Because this type of analog recording medium retains its magnetic properties almost indefinitely and by means of automatic erasure just as the magnetic tape approaches the recording head of the audio components in Section II, the child has direct control over progress and can continually re-record onto Tape B. By repeating the process described above, the child can listen to numerous playback versions of his or her own voice for diction and pronunciation comparisons. As the child begins to absorb pattern recognition, he or she gradually develops a base for life long bilingual communication.

The Written Material (80), in the form of a small booklet, provides visual reinforcement. All printing is bilingual, written first in the American English language then immediately followed in the Component (60, 70) operational procedures, the material primarily contains written song lyrics in the Sequence recorded onto the Audio Magnetic Tape (Tape A, 70). By following each song word by word, the child becomes familiar with the written counterpart of the phoenetic sounds emitted from Tape A thus increasing his or her bilingual knowledge. To further encourage interest, also written are brief notes on the depicted Nation in relation to the field of music describing musical instruments, the achievements of composers and relevant information pertaining to music such as: Poetry and music have always been popular in Spain, many of the songs and poems of Spanish tradition are composed with themes of love . . . ; In Japan, dance and music are all prevailing, bringing color and joy to numerous festivals and ceremonies . . . ; Wolfgang Amadeus Mozart, the child genius from Salzburg performed his first concert at the age of six and spent his childhood on musical tours throughout Europe . . . .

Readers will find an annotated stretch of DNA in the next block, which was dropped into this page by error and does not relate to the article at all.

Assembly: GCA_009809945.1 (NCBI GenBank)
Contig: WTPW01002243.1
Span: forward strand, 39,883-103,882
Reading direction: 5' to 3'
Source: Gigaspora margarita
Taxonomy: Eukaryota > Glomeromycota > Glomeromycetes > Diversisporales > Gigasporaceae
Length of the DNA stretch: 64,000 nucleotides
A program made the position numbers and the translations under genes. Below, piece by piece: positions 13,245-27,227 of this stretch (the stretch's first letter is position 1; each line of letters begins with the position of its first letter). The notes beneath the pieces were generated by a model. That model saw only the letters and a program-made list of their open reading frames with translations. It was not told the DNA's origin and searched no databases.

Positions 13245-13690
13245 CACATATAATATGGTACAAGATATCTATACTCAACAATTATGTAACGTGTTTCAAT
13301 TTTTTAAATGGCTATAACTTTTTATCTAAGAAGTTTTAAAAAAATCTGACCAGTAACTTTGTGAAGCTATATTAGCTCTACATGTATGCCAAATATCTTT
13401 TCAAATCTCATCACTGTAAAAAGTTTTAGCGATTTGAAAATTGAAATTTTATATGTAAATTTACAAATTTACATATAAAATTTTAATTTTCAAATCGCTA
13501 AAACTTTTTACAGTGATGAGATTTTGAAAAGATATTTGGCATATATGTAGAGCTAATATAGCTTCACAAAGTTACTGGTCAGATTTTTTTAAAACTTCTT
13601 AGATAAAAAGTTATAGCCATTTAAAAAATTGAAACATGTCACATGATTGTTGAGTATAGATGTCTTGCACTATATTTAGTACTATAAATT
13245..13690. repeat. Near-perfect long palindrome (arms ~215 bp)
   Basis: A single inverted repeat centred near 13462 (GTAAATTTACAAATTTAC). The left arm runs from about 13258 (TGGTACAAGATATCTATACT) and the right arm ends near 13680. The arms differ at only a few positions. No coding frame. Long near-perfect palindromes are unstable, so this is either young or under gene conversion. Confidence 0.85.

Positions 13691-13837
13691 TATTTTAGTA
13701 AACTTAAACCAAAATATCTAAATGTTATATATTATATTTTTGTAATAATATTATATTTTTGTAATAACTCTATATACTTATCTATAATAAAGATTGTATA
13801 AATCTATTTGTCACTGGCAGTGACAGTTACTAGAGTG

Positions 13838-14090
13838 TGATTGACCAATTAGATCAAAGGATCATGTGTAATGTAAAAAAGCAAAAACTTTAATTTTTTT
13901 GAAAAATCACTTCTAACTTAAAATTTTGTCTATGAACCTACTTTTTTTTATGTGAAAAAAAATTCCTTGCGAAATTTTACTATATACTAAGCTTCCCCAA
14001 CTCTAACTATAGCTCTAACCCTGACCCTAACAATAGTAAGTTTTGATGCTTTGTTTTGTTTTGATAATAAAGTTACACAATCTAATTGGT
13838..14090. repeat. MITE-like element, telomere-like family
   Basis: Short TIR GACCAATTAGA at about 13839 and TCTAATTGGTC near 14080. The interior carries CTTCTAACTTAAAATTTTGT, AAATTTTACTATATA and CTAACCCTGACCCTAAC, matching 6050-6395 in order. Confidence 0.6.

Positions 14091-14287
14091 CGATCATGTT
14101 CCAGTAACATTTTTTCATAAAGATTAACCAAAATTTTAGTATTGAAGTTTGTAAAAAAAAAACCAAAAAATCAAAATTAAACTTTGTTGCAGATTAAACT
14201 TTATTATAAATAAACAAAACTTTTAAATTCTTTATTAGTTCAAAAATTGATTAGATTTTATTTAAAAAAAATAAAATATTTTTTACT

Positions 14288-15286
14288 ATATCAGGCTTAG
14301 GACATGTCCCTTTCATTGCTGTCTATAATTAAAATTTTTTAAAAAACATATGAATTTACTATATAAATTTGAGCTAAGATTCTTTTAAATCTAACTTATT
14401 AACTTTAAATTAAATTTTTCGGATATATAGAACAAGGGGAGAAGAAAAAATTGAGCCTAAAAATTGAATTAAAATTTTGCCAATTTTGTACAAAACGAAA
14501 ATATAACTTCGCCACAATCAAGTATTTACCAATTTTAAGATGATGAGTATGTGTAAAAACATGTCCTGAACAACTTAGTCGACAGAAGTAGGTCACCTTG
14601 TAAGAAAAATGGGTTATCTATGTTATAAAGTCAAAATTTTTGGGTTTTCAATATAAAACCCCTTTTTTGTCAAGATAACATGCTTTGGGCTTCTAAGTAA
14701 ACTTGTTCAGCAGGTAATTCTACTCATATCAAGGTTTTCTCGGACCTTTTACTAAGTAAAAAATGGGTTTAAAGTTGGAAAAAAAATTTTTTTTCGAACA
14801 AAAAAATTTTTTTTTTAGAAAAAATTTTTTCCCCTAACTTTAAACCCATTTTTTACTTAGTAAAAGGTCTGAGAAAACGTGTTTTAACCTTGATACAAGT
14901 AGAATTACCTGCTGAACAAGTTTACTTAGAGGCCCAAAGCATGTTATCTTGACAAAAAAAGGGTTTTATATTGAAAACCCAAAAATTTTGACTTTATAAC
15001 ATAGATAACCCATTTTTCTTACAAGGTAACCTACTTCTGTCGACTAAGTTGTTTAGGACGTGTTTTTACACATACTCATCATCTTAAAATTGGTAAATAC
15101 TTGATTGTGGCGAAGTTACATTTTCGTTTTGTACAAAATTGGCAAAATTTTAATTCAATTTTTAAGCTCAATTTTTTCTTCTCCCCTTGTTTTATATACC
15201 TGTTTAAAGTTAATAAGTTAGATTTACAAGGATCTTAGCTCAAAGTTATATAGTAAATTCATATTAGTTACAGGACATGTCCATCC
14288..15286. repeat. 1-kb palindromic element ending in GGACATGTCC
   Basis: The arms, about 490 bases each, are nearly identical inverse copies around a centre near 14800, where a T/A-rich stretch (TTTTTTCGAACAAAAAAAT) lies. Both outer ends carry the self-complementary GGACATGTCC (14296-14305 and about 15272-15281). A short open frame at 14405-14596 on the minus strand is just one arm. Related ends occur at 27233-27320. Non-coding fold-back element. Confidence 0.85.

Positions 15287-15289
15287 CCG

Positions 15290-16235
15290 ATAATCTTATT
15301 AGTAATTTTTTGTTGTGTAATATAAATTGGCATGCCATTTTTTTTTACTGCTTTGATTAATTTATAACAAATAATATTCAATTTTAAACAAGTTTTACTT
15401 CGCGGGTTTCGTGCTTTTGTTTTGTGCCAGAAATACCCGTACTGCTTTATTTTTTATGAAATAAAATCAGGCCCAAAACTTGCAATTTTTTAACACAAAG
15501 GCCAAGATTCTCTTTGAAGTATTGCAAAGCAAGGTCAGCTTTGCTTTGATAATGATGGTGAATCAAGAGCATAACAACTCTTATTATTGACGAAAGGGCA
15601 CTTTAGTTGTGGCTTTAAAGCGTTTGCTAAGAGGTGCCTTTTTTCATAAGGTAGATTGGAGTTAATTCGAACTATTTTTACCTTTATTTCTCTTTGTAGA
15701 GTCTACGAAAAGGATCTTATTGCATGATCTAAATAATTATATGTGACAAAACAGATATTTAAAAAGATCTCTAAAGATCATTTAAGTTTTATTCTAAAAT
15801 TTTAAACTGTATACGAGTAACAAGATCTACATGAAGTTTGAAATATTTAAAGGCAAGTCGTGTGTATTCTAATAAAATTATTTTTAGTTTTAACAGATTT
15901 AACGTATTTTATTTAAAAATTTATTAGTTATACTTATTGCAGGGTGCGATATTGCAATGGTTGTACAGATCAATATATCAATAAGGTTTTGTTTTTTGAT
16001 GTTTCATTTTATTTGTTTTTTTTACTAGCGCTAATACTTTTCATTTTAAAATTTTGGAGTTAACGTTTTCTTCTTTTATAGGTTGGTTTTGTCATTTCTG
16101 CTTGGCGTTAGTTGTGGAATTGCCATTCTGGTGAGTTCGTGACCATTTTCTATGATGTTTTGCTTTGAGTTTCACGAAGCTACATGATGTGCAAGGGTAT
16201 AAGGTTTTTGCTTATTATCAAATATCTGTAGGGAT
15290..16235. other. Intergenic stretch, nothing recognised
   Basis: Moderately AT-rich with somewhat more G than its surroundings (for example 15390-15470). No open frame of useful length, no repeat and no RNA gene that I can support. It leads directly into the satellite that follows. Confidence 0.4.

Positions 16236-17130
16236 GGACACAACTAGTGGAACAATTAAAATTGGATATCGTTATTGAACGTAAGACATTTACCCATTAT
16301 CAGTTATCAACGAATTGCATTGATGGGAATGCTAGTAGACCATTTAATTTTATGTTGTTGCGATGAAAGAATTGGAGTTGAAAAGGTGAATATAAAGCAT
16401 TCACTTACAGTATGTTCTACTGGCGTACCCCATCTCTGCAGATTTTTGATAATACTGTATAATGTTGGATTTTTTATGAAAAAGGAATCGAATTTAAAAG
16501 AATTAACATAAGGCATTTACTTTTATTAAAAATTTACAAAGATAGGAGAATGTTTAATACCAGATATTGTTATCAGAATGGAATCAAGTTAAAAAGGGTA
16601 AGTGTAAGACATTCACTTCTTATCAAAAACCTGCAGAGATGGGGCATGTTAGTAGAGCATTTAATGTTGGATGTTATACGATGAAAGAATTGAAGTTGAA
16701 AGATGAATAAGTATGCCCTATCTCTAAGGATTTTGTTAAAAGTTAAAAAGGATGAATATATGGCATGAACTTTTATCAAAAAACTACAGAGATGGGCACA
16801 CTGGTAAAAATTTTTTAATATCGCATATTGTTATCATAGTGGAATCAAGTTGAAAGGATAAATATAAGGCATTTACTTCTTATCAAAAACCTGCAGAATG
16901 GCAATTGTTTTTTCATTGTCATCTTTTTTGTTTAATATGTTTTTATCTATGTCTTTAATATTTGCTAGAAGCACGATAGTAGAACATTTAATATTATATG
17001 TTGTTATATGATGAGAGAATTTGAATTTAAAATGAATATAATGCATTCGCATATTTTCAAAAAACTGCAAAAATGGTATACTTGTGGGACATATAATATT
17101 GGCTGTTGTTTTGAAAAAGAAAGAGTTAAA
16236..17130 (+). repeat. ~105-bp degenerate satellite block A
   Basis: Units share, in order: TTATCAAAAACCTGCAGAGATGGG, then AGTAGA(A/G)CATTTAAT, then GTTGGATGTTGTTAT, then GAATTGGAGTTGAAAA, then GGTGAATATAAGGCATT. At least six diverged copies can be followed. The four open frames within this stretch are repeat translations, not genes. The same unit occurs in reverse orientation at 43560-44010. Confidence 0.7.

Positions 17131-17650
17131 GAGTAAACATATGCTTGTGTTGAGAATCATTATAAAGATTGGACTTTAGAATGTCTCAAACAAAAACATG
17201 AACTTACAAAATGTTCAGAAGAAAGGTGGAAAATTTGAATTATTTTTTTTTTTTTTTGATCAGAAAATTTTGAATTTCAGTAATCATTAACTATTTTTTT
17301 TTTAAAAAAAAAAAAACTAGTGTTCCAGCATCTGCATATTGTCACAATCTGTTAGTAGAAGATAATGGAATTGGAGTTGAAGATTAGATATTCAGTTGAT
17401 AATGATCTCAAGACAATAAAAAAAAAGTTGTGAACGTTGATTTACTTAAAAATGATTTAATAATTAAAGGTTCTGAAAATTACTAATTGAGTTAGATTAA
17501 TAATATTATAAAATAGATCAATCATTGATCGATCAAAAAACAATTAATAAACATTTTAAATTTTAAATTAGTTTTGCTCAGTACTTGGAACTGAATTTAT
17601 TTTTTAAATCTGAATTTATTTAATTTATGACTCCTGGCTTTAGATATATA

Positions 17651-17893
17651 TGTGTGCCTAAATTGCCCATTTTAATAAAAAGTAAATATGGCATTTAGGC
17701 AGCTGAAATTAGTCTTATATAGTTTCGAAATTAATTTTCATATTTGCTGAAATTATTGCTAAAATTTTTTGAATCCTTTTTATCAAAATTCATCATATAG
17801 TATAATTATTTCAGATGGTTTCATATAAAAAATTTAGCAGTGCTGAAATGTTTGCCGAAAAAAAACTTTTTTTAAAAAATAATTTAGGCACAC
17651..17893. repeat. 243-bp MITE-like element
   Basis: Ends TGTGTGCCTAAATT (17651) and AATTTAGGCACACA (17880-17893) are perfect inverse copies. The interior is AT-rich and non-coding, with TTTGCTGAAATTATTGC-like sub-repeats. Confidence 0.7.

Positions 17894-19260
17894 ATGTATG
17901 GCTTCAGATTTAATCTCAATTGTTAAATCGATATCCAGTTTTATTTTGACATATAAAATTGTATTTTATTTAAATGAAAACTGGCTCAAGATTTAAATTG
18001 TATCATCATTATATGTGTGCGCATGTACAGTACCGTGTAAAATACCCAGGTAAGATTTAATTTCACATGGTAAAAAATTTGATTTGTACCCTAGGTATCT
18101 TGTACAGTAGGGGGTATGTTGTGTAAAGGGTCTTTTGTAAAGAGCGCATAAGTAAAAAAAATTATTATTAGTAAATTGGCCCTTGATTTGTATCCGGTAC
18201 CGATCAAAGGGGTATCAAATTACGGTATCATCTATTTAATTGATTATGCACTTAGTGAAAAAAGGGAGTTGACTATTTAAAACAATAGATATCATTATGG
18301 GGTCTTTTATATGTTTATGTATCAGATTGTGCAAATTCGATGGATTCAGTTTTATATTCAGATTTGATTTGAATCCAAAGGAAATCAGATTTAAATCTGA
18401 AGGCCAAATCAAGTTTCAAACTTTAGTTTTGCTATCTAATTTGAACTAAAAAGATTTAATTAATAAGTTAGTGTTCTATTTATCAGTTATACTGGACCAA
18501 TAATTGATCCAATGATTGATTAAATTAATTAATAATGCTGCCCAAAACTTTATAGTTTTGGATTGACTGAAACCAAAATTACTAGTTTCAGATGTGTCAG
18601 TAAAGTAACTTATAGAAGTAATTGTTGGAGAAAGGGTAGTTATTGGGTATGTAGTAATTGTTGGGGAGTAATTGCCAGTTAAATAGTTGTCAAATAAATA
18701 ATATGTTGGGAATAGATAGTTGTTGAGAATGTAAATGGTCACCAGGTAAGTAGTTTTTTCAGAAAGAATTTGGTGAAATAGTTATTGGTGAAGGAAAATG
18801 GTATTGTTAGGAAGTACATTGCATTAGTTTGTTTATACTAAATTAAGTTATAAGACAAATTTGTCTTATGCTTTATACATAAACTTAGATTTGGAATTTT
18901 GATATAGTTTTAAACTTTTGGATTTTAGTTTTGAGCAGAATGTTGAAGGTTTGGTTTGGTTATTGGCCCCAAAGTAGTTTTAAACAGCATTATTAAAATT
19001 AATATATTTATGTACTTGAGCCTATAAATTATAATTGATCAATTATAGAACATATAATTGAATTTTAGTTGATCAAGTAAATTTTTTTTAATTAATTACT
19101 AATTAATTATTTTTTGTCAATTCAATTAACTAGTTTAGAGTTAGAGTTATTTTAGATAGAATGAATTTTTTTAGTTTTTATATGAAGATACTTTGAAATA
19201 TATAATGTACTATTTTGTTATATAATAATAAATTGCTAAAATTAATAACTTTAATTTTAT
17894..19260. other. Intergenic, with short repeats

Dolls of this character possess more realism in that the desire of children to imitate is a natural instinct. As children repeat and record the songs heard from Tape A (70), music with bilingual lyrics are unwittingly absorbed and the learning progress can continue with considerable variances. The audio magnetic medium (70) provided with each doll may contain two pre-recorded beginner level songs each sung in the American English language then immediately repeated in a language corresponding to the characteristics and costume of doll and may include music with educational lyrics such as: A, B, C, D, E, F, G . . . ; A, Be, Ce, De, E, Efe, Ge . . . (Spanish); one, two three, four, five, six, seven . . . ; ichi, ni, san, shi, go, roku, shichi . . . (Japanese); or Mary had a little lamb . . . ; Maria hat ein kleines lamm . . . (German). Song selections vary and may also be those originated in the Nation being depicted then immediately repeated in the American English language to provide familiar sounds and encouragement to immigrant children. Separately marketed Audio Magnetic Tapes (70) containing pe-recorded intermediate and/or advanced material enable children to easily approach what would be increasingly difficult material through other means. The method of teaching additional languages through song camouflages a serious subject requiring that multi-lingual educators be consulted to insure that without compromise, all aspects of teaching are considered including accurate translation and structuring of lyrics for easy learning progression. By utilizing the Audio Components (60, 70) described above, children can easily manipulate the device to repeatedly record onto or emit audible sound from numerous tapes at will, greatly reducing the time that a parent or instructor is required to spend teaching a second language to a child. This enables the child to explore language and music through participation and teaches that fun can include learning.

SUMMARY, RAMIFICATIONS, AND SCOPE

Accordingly, the reader will see that the Bilingual Educational Dolls of the present specification can be influential in teaching additional languages to children. Packaged for realism and play value, this series of dolls goes beyond child entertainment and facilitates teaching additional languages that maintains considerable educational value by providing: